California has created a new state government body to assist workers in the fast food industry.
Governor Gavin Newsom signed a law creating the "Fast Food Council" on Monday. The group will be made up of ten industry members.
They will help decide minimum standards for pay, hours, and working conditions.
Under the legislation, the council could raise the minimum wage for fast food workers to up to $22 an hour, well above the $15 an hour in the state for employers with more than 26 workers.
The new standards apply to large restaurant chains with at least 100 locations nationally.
The restaurant industry warns it could raise prices with a McDonald's executive calling the move "lopsided, hypocritical, and ill-conceived."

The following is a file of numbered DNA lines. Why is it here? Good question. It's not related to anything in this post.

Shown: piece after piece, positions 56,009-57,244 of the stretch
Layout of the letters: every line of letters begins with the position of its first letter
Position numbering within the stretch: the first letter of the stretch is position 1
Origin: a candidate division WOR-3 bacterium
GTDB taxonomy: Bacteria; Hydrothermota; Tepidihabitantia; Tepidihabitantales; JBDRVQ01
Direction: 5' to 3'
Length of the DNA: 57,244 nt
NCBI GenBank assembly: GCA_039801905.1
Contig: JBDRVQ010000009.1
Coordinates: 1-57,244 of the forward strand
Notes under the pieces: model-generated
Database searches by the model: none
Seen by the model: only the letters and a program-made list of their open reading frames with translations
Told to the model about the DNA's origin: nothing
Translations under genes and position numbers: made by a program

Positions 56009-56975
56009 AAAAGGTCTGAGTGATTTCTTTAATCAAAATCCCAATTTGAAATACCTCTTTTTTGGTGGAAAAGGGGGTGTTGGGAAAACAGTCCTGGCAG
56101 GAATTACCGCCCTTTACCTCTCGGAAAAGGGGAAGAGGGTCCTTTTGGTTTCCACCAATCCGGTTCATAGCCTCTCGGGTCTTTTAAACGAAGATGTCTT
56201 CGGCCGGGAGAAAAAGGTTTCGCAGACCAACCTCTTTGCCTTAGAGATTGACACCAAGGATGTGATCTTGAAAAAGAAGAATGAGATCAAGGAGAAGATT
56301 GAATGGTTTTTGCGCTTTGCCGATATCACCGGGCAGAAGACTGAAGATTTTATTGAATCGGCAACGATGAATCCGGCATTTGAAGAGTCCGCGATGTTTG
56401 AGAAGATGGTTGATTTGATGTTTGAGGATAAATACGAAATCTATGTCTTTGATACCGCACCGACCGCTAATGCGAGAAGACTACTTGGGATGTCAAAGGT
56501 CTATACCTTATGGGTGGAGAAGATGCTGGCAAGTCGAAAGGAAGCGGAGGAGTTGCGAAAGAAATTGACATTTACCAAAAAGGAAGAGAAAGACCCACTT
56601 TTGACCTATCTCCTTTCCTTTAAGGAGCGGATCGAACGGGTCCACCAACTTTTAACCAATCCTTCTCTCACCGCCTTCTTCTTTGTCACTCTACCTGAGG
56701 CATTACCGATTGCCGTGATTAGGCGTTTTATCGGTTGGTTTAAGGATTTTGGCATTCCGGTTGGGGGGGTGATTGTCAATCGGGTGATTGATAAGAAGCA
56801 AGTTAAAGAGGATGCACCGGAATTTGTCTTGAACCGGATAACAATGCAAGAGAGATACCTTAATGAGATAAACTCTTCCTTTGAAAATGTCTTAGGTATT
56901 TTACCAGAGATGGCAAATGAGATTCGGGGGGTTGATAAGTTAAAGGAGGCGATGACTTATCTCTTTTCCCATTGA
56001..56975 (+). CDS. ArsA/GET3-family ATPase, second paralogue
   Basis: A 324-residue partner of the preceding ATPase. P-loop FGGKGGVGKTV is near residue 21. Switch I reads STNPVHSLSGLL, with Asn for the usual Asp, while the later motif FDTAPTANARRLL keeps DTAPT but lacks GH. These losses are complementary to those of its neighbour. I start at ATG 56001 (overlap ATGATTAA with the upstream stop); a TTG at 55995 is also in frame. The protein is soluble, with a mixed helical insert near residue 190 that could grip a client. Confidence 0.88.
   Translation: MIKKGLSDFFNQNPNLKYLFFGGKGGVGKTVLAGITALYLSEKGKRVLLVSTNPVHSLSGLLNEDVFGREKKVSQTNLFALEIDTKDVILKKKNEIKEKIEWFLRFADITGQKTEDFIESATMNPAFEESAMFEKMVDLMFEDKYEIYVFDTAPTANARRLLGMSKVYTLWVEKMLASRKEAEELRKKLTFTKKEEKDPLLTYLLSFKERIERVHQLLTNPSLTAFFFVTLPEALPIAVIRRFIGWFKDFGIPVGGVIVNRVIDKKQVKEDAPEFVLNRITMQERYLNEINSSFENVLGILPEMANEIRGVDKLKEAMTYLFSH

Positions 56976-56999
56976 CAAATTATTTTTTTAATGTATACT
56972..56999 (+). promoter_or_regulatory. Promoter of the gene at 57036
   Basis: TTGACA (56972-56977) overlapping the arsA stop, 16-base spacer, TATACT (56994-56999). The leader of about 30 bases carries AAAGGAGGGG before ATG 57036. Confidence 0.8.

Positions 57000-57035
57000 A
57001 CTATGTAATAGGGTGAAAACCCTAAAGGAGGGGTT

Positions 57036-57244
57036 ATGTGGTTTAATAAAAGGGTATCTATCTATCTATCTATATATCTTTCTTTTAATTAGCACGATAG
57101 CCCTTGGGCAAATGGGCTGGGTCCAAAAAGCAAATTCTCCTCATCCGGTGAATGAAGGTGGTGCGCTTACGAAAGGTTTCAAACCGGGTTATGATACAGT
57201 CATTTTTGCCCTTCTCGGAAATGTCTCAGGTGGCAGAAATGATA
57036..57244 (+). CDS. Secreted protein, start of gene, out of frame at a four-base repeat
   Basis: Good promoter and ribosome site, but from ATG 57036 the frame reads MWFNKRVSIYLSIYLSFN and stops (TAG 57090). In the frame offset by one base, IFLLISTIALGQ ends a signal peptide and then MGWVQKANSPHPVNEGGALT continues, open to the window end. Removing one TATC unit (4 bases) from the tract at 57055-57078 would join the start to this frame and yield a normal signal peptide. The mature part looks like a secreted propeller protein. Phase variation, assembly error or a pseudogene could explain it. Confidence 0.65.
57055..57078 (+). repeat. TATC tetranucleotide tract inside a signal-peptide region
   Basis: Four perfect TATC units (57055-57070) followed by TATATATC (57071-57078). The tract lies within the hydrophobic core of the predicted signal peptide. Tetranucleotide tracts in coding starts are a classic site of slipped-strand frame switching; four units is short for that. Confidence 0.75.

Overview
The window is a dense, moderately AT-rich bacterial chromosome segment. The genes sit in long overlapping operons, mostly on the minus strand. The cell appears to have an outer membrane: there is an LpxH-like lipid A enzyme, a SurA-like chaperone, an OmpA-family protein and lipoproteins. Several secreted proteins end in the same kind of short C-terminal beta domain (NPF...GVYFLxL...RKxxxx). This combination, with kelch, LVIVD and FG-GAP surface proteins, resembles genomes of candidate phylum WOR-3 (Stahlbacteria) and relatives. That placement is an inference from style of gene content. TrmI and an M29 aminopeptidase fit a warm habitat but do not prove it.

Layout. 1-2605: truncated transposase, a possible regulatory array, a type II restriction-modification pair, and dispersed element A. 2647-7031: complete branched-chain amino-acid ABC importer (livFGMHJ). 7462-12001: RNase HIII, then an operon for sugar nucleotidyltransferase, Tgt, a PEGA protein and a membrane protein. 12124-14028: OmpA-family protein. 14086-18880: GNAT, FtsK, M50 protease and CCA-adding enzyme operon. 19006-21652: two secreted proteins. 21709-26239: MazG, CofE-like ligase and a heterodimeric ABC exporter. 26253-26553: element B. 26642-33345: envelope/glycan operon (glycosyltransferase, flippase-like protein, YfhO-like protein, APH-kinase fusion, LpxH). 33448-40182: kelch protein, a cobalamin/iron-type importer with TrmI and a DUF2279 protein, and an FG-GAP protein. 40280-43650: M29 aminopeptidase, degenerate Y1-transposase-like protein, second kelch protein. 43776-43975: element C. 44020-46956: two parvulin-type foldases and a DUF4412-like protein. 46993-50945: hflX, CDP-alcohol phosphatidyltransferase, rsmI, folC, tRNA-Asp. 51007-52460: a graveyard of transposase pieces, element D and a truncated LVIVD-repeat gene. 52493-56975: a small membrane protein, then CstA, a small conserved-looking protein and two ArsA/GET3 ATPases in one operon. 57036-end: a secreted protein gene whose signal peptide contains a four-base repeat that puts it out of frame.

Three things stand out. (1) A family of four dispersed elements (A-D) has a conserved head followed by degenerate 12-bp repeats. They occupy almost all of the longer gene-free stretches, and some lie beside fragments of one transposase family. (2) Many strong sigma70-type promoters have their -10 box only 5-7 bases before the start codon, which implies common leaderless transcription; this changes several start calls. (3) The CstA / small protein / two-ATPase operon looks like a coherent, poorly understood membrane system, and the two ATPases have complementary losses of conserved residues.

The International Franchise Association (IFA) also took issue with the bill. IFA president and CEO Matthew Haller said in a statement that the bill would hurt smaller franchise operators and pointed to a study that suggested higher wages could lead to 20% increases in menu prices.
Nevertheless, dozens of advocacy groups including the Economic Policy Institute, the National Employment Law Project and One Fair Wage urged the state in January to pass the bill.